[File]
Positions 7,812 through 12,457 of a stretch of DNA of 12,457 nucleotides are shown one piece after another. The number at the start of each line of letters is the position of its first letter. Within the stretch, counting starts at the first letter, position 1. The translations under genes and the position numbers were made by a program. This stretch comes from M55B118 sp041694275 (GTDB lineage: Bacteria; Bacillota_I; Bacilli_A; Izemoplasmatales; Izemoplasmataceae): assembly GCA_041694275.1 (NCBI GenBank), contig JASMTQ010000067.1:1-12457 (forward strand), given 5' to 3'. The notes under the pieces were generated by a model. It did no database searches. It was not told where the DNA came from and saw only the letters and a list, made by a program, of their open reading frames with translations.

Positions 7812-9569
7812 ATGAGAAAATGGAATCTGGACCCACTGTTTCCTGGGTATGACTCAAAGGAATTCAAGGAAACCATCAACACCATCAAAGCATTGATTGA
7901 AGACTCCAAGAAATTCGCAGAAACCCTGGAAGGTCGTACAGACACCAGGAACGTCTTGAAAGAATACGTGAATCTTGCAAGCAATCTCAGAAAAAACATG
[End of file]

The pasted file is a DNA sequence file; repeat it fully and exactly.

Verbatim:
Positions 7,812 through 12,457 of a stretch of DNA of 12,457 nucleotides are shown one piece after another. The number at the start of each line of letters is the position of its first letter. Within the stretch, counting starts at the first letter, position 1. The translations under genes and the position numbers were made by a program. This stretch comes from M55B118 sp041694275 (GTDB lineage: Bacteria; Bacillota_I; Bacilli_A; Izemoplasmatales; Izemoplasmataceae): assembly GCA_041694275.1 (NCBI GenBank), contig JASMTQ010000067.1:1-12457 (forward strand), given 5' to 3'. The notes under the pieces were generated by a model. It did no database searches. It was not told where the DNA came from and saw only the letters and a list, made by a program, of their open reading frames with translations.

Positions 7812-9569
7812 ATGAGAAAATGGAATCTGGACCCACTGTTTCCTGGGTATGACTCAAAGGAATTCAAGGAAACCATCAACACCATCAAAGCATTGATTGA
7901 AGACTCCAAGAAATTCGCAGAAACCCTGGAAGGTCGTACAGACACCAGGAACGTCTTGAAAGAATACGTGAATCTTGCAAGCAATCTCAGAAAAAACATG